The text of the confession appears on the left side of the page and the outlines are lined up on the facing page.
I have followed the original text of 1646, from the manuscript of Cornelius Burges, Assessor to the Westminster Assembly, as published in the modern critical edition of 1937 by S. W. Carruthers. In order to increase this booklet’s usefulness in America, I have footnoted the most significant revisions made by the OPC, the PCA, the ARP and the RPCNA
Due to formatting issues, this is only available in pdf format. Again, feel free to adapt. I’m not bothered about having my name attached to these, but if you do use my name, just be sure to clearly distinguish your contribution from my own work.
Twitter’s Blissful Chaos Insightful article on the role and significance of Twitter. “Social media, primarily Facebook and Twitter, are increasingly influential in the world of journalism and public debate, although my own anecdotal observation is that Facebook remains a place primarily for social friendship while Twitter is where the real wars are fought.”
At the end of this blog post you’ll find links to a booklet containing approximately 70 teaching outlines covering the whole Westminster Shorter Catechism. There are a number of good commentaries on this historic document. However, I could find little to help me move from these commentaries to simple and memorable teaching titles and outlines, or “skeletons” as they used to be called. My attempt to remedy this is found in these pages.
1. While many catechisms are dealt with individually, I have grouped some together to increase teaching efficiency.
2. Most outlines are on the same page as the catechism(s). However, where this is not possible, I have put the catechisms on one page and the outline on the facing page for ease of use.
3. I provide a “sermon” title for each catechism, the text of the catechism, and then a teaching outline with headings in bold. The catechism words are italicized and gathered under the relevant heading. Sometimes I may underline a catechism word or phrase to emphasize the connection with the heading. Occasionally I will add a couple of words in brackets for extra clarification.
4. There is plenty of white space for note-taking.
5. I’ve put links to the document in pdf and Word format. Feel free to use the Word document to adjust to your own particular teaching situation. I’m not bothered about having my name attached to these, but if you do use my name, just be sure to clearly distinguish your contribution from my own work.
May God use this teaching guide to bring these historic documents to life; instructing the head, igniting the heart, and impacting lives for His glory and our enjoyment.
Using Social Media for Church Growth “The right use of common [social] media is chiefly to bridge the gap with outsiders, between unfamiliarity and willingness to participate in a local Christian body. It is to bring people into contact with the Lord’s ordained media.”
Parents urged to intervene in Teens online life
“The American Academy of Pediatrics says parents need to be up-front about their right to monitor their children’s online activities. “In early adolescence, it’s fair to say at any given moment, ‘I can look at your computer; I can look at your phone,’”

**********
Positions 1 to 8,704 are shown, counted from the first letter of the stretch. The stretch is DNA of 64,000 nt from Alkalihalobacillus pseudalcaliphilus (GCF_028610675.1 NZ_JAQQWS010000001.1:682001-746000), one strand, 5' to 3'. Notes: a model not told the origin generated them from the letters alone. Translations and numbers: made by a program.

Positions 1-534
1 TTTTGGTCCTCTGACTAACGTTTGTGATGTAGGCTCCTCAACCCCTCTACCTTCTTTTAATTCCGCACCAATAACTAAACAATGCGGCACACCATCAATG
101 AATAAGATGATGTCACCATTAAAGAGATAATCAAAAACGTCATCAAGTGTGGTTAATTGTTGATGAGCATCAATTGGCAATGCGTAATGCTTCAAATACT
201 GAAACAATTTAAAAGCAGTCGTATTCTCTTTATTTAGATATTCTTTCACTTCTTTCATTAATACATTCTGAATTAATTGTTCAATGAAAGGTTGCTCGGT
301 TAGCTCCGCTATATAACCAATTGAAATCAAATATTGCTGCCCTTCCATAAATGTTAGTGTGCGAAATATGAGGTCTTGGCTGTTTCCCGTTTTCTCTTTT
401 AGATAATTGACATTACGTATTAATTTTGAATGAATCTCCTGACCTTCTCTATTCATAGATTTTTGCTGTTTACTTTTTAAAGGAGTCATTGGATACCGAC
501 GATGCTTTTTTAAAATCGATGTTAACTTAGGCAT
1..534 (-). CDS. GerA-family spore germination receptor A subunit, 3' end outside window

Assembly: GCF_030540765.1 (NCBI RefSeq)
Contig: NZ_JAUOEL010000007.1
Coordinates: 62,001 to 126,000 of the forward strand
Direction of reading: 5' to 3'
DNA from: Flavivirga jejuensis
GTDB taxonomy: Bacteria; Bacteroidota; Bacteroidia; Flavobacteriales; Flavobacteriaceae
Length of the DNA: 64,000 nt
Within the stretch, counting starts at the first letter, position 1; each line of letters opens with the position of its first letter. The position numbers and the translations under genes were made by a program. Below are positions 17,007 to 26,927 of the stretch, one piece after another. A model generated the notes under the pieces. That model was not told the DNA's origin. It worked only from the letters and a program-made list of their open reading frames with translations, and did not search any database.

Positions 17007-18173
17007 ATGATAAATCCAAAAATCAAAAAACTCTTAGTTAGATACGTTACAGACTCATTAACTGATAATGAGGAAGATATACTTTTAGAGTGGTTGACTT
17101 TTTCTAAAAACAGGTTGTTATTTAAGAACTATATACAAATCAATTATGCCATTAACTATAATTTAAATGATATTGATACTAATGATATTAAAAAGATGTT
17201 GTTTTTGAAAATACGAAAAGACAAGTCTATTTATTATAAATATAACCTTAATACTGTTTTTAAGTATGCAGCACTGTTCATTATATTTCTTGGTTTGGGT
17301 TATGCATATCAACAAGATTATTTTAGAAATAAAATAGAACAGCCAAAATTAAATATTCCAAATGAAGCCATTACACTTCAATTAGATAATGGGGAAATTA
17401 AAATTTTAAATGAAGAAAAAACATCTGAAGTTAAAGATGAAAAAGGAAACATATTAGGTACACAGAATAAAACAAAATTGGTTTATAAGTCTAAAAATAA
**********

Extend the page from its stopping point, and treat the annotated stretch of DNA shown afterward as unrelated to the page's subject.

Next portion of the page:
Let the Bible elevate your mind
Joel Miller swims against the tide as he argues for sacral language to enhance our worship: “Too often we want a plug-and-play Bible, but to recapture that sense of the holy, to experience the elevation possible in word and phrase, perhaps we need to spend time with a translation that lifts us out of ordinary life, instead of doubling as an echo chamber for it.”
Interview with Thabiti
One of my favorite voices in the Reformed world. Here Thabiti answers the questions: Why Reformed theology is becoming increasingly popular among African Americans (0:00-5:13). How Reformed theology has impacted the African American church tradition (5:14-10:50). The reasons why many African American church leaders have tended toward liberal theology (10:50-13:49).
Apparently “banks train tellers to spot counterfeits by over-exposing them to real money so that when a fake one comes across they can spot it right away; not because they have been studying and dwelling on the false, but because they know the truth so well” (Thanks Clay!)
Hearts and lungs
When I told my wife this, she remembered that her medical school professors insisted that she listen to the chest of every single person she examined, even though there was no suspicion of a lung or heart problem. Why? Because only by listening to thousands of healthy chests would she be able to spot the diseased lungs and hearts when they came along.
Over-exposure to truth
In my early ministry I tended to spend a lot of time highlighting and condemning errors of all stripes and sizes. But while exposing evil is sometimes necessary, I now believe that that vast majority of preaching should be to ”over-expose” people to the truth. That not only builds and strengthens faith, it’s also a far better way of preparing people to detect and avoid falsehood.
The principle also applies to pastoring. Some pastors don’t regularly visit with their flock; instead, they wait until problems arise before they get involved. However, unless we are regularly listening to lots of spiritually healthy hearts and lungs, we’re going to miss unhealthy ones as well, with potentially fatal consequences. Regular pastoral visitation grows and sensitizes our pastoral antennae, and develops in us an uncanny ability to detect spiritual malaise before it is too late.